Saturday, April 4, 2009

My Ikea HACK

before slipcover
So, years ago we managed to buy this useful sectional couch from a craigslister for $300 lightly used, and well, completely UGLY. The MÃ…NSTAD couch has a useful pull-out bed, and storage under the chaise. The color they call "Gobo Dark Grey" is what looks like a faded Navy Blue. So I went searching for a swanky velvety slipcover for it. My search was fruitless, and after consulting with my friend who makes slip-covers for a living, I decided to make one for it! (She'd told me to order one custom made, would be $1000 or more!)
I found on Ebay two matching purple slipcovers ($130 after shipping) which I cut apart after measuring the pieces I needed for the couch. I sewed, stitched, and sewed, cursed, seam ripped, cursed some more, and sewed again. After fitting it completely to the couch, in two main pieces (one for the main part of the couch, another for the chaise) I discovered it would never stay in place unless I tacked it down somehow. VELCRO! In between the seats along the backs of the cushions I glued velcro strips to the cushion, and sewed the velcro to the slipcover in the appropriate spots. I used shoe goo ($5.00) for the glue since nothing compares to shoe goo. I also used upholstery nails ($6.00) to keep the back side of the slipcover in place. I then made by using the leftover pieces of matching slipcover and some leopard velvet($20) cushion covers; optional zippers (which I used) so they can be washed. All in all it took about 12 hours worth of work. It works out great since I can just pull it off... RIP! and throw it into the wash, and not have to tolerate thee UGLY navy blue couch.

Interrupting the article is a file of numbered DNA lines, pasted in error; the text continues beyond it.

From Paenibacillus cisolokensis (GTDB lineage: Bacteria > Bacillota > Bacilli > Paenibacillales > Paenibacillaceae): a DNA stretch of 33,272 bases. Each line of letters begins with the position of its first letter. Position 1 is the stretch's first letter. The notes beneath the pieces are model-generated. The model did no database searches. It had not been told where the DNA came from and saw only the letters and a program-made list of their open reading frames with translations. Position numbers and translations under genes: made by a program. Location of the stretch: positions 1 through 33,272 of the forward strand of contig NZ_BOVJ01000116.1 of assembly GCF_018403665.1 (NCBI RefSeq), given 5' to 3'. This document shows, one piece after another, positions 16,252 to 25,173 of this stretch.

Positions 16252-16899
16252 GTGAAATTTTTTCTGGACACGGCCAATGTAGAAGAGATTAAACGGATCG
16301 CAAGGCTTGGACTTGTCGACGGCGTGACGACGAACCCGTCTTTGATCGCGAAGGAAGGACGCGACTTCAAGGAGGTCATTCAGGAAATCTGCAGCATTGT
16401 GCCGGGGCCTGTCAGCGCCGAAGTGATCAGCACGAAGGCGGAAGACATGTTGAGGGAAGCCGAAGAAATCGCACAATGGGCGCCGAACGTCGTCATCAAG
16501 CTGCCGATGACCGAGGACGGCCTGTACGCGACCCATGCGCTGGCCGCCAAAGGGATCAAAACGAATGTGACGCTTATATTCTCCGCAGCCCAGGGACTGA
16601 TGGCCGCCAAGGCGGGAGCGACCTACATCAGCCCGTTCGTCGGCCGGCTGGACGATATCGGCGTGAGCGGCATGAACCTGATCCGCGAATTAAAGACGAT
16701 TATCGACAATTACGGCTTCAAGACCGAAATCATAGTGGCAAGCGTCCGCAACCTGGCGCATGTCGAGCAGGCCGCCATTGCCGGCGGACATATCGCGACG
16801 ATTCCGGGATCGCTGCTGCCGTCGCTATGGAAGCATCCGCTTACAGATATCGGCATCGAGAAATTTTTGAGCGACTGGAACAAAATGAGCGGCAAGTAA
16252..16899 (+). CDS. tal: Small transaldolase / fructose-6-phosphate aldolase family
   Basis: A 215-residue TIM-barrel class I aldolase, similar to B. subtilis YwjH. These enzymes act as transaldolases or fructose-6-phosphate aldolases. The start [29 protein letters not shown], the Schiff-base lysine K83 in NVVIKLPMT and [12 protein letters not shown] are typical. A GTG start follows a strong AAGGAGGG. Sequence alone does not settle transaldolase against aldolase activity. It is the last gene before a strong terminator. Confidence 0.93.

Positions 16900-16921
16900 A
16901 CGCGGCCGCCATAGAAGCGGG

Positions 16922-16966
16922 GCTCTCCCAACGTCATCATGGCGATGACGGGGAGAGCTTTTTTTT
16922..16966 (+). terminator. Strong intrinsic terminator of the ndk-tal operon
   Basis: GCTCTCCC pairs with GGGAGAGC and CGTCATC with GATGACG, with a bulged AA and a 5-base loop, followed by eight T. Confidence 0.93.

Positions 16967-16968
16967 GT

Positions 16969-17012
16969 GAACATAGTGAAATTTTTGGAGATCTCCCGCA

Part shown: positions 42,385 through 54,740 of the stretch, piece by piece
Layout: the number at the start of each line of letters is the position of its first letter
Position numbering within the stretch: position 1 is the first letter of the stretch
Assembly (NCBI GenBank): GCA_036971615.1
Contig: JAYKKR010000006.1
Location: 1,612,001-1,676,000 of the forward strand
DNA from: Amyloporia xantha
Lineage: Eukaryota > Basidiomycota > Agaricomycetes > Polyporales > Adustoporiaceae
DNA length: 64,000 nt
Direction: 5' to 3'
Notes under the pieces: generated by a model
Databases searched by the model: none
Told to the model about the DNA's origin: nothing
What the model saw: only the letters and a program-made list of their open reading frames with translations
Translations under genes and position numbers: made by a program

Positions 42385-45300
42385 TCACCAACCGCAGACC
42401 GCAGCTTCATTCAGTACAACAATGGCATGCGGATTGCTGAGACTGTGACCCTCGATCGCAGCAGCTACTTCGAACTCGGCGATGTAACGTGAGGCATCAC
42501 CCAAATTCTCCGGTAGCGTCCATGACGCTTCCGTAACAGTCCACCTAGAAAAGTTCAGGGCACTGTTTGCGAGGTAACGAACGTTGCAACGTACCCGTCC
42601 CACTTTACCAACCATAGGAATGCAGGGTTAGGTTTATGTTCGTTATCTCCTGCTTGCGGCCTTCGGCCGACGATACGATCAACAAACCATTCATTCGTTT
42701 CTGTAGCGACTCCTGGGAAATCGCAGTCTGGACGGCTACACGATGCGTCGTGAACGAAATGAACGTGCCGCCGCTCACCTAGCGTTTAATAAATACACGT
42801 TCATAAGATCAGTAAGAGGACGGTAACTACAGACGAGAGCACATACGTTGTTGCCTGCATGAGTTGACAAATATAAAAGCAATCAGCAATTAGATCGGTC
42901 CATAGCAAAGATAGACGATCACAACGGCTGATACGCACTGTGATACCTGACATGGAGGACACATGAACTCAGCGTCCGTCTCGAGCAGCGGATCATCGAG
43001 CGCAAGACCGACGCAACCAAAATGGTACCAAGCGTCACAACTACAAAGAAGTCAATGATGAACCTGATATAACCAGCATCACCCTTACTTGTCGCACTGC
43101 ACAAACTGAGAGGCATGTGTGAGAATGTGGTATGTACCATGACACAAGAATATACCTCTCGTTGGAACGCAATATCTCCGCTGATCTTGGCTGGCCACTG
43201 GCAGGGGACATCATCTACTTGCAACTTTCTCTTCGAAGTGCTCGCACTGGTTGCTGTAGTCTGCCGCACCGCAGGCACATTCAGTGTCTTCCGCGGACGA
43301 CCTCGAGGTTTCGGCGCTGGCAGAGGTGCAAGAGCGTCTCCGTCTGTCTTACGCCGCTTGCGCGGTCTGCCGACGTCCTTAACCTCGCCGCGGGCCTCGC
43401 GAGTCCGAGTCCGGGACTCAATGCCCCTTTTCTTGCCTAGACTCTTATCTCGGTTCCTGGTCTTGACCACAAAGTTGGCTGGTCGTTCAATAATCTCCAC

1. Aren't slip covers fantastic? I have made many a couch fabulous with those handy devices. Glad to see that your living room is now so gorgeous. I love your style. By the way, the Velcro idea is ingenious. Before I just wedged in plastic pipes to keep the slip covers from moving. I will have to remember your idea next time I need to cover an ugly couch.

  2. I have to do the same with mine. Now I´m going to get off the sofa and make one too...:)

  3. Gaytha, yours is the only _removable_ Manstad slipcover description I have found! (Having a dog, it's useless for me to follow the instructions on, for example, and permanently staple a new slipcover that would look gross in 3 months...)

    I have two questions regarding your post:

    1) "In between the seats along the backs of the cushions I glued velcro strips to the cushion" - can you elaborate on the exact location fo the strips?

    2) "I also used upholstery nails to keep the back side of the slipcover in place" - wouldn't that prevent the slipcover from being removable? Again, please elaborate.

    The Manstad's design (e.g. non-removable seat cushions) seems to make it impervious to normal slipcover design. More information on your accomplishment would be very useful. Thanks!

  4. Can I pay you to create a slipcover for my Manstad? I'm serious.

  5. The Velcro on the cushion seats was attached by strong "E600" glue. The loop portion of the Velcro was sewn to the back of the seat of the slip cover. The seat portion of the slipcover is then draped from the velcro'd back to the front of the couch seat. The couch's back portion of the slipcover was not attached to the seating portion, as it didn't need to be washed as frequently as the seat portion. The upholstry nails are removable, and were taken off to clean the cover once a year. Thanks for your input. Sorry, I put 12 hours of work sewing the slipcover. I'd probably quote something like this around $800-$1000. If you're willing to pay for it, I can refer you to a wonderful and accomplished professional in Berkeley, Ca.